Beer in Baltimore – Two and Half Centuries of Sudsy Brews


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The Natty Boh man atop Natty Boh Towers.

Baltimore is a city known for its breweries and is not afraid to show it – driving into the city on Route 95, travelers are sure to see the mustachioed Natty Boh man winking at them from the top of Natty Boh Tower.  National Bohemian beer, for which the Natty Boh man was named, was first brewed in Baltimore by the National Brewing Company in 1885.  Baltimore’s love affair with sudsy brews goes as far back as the mid-eighteenth century.  The first brewery began operation in Baltimore in 1748; since that time, over 115 breweries have operated in the city (Arnett et al. 1999:274).

In 1983, the newly-formed Baltimore Center for Urban Archaeology conducted an excavation at the site of the former Clagett’s Brewery, at the corner of President and Lombard Streets.  Thomas Peters opened the Baltimore Strong Beer Brewery in 1784, locating his operation along Jones Falls to take advantage of the water available for brewing the ales and beers, for carrying away brewery waste products and for constructing a wharf for export of his products.  The brewery operated under as many as ten owners (including Eli Clagett) until 1880, when the property was sold to the Maryland Burial Case Company (Akerson 1990).

tiles

Two of the malting tiles found at the Clagett’s Brewery site.  The tile on the left shows the malting floor surface side, while the tile on the right shows the underside, with the deep cell structure.

In addition to discovering the foundation of the brewery’s malthouse, and the on-site brick townhome and privy of Peters and his family, a number of artifacts related to the brewery operations were discovered during the 1983 excavation.  Several dumps of nineteenth-century bottles, surely used for the brewery products, were uncovered.  More unusual were over three dozen perforated unglazed ceramic tiles used as flooring for the malting kiln.  Manufactured in Bridgewater, England by two different companies in operation in the second and third quarters of the nineteenth century, each tile measures one-foot square and contained 1600 small holes (Bromwich 1984).  These holes allowed hot air to enter the drying room from the floor below, preventing the sprouted barley from growing so that it could be used to produce malt (Comer et al. 1984).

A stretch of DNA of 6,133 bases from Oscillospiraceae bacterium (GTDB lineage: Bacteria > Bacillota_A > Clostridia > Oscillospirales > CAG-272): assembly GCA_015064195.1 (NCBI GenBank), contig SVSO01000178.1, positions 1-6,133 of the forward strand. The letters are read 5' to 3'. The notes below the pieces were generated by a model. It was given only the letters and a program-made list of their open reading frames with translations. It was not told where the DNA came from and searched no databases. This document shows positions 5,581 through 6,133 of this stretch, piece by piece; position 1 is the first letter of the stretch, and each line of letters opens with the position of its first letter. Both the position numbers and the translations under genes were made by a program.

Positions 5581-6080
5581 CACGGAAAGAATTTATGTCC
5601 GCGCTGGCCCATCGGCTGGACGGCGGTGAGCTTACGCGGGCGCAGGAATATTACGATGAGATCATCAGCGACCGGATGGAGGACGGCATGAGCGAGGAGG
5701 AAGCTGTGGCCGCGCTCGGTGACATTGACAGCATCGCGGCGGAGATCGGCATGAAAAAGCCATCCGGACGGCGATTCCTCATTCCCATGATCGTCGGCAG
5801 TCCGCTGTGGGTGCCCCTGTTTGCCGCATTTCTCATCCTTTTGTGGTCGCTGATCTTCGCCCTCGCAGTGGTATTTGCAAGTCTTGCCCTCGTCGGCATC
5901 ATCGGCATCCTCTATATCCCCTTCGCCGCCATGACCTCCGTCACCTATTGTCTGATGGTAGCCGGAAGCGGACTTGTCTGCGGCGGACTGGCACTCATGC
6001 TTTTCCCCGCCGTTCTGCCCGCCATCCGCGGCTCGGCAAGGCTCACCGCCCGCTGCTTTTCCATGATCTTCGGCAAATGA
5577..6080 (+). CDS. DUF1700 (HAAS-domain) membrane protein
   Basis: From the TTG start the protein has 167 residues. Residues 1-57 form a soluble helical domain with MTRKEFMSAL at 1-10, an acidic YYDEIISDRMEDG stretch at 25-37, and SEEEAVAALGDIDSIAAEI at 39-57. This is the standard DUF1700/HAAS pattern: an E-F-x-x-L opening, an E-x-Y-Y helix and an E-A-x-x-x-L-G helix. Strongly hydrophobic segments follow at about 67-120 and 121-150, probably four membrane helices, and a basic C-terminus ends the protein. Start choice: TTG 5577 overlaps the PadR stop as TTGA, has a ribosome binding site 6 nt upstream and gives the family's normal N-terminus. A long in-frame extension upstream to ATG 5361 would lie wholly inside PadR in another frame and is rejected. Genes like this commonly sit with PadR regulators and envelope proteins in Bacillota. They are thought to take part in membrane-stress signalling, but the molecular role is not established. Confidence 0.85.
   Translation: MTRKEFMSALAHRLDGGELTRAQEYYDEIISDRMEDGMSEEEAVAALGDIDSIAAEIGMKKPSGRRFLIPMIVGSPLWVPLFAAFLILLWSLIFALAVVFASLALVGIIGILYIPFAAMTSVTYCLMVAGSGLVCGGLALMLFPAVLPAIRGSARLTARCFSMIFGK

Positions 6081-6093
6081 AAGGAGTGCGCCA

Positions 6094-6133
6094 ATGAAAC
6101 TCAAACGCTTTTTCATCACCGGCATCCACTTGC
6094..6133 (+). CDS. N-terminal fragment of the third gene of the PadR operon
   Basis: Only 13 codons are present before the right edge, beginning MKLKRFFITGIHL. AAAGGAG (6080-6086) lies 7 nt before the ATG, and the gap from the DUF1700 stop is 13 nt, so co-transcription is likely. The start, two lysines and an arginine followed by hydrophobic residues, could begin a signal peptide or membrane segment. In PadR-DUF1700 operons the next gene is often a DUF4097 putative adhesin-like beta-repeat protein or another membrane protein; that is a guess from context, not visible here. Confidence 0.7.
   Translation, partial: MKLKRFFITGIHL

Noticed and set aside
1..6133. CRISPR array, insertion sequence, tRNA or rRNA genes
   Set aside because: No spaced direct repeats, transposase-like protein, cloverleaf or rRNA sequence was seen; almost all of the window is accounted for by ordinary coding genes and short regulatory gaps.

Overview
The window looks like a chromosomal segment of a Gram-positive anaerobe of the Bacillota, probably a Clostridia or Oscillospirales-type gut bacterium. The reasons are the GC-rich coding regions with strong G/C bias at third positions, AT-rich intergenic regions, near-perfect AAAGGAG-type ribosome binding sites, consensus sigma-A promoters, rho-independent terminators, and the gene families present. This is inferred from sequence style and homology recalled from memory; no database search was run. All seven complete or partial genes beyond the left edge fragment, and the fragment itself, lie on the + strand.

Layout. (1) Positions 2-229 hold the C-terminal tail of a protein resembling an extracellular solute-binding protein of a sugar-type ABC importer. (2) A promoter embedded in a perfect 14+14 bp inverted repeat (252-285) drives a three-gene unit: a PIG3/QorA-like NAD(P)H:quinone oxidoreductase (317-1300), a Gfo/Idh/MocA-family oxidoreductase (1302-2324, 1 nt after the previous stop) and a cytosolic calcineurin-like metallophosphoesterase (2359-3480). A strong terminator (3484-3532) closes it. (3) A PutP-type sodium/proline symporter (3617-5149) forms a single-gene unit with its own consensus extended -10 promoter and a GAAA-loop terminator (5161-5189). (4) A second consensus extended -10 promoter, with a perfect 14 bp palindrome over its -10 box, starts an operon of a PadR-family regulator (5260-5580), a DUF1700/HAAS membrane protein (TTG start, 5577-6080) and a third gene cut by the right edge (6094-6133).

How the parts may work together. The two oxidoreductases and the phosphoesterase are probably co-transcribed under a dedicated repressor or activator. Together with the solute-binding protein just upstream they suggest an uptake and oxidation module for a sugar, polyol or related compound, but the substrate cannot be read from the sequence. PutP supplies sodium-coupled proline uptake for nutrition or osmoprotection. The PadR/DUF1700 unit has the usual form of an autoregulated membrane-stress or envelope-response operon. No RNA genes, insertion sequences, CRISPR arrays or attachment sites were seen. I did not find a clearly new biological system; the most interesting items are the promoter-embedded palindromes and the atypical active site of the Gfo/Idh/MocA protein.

tiles detail

Detail of one of the tiles, showing the stamped mark of the Hammill Company, in operation in Bridgewater, England, between 1866 and 1883.

Machine-made malting bricks, like the ones found at the Clagett’s Brewery site, began to be produced in the  mid-nineteenth century (York Archaeological Trust 2015).  Although this 1892 illustration of a kiln house of a brewery does not show the tile floor (which is covered with grain), it clearly shows the process of heat drying the barley.

kiln house

Lithograph from an 1892 publication of the F. A. Poth Brewing Company of Philadelphia (Mueller 1892).  The kilns are shown on the ground floor, with the floors of drying barley above.

In 1850, Clagett’s brewery was producing as many as 10,000 barrels of English ale and heavy beer annually.  There is no evidence that he was aging (or lagering) beer at his business.  With the arrival of immigrants from Germany beginning in mid-century, a number of breweries producing light German-style lagers opened in the city.  An examination of the 1869 Sasche Map of Baltimore shows at least fifteen breweries in the city, clustering along Belair Road and in Canton (Sasche 1870). Some of the breweries had beer gardens and gazebos for the enjoyment of customers.  The brewery industry remained vibrant in Baltimore until Prohibition began in 1920.  Today beer production appears to be making a comeback in Baltimore, with a number of craft breweries operating in the city and a craft beer festival taking place in early November of 2018.

 

References

Akerson, Louise.  1990  Baltimore’s Material Culture: 1780-1904; An Archaeological Perspective.  Baltimore Center for Urban Archaeology Technical Series No. 4.  Ms. on file, Maryland Historical Trust, Crownsville.

Arnett, Earl, Robert J. Brugger, and Edward C. Papenfuse.  1999  Maryland: A New Guide to the Old Line State. Johns Hopkins, Baltimore.

Bromwich, David.  1984  Letter addressed to Charles Cheek, dated April 5, 1984.  Somerset County Library, Taunton, England.  In BCUA files at MAC Lab.

Comer, Elizabeth Anderson, Charles Cheek and Elizabeth Hartley.  1984  The Great Baltimore Brewery Dig:  Excavations at an Eighteenth-Century Industry.  Draft report on file at MAC Lab.

Mueller, A. M. J.   1892  Souvenir Album.  F. A. Poth Brewing Company, Philadelphia.  Avil Printing Company. http://brookstonbeerbulletin.com

Sasche, E.   1870  E. Sachse, & Co.’s bird’s eye view of the city of Baltimore, 1869. Library of Congress Geography and Map Division Washington, D.C.

York Archaeological Trust.  2015  A Guide to Ceramic Building Materials.  Web based report 2015. https://www.yorkarchaeology.co.uk/wp-content/uploads/2015/05/A-guide-to-ceramic-building-material-reduced.pdf

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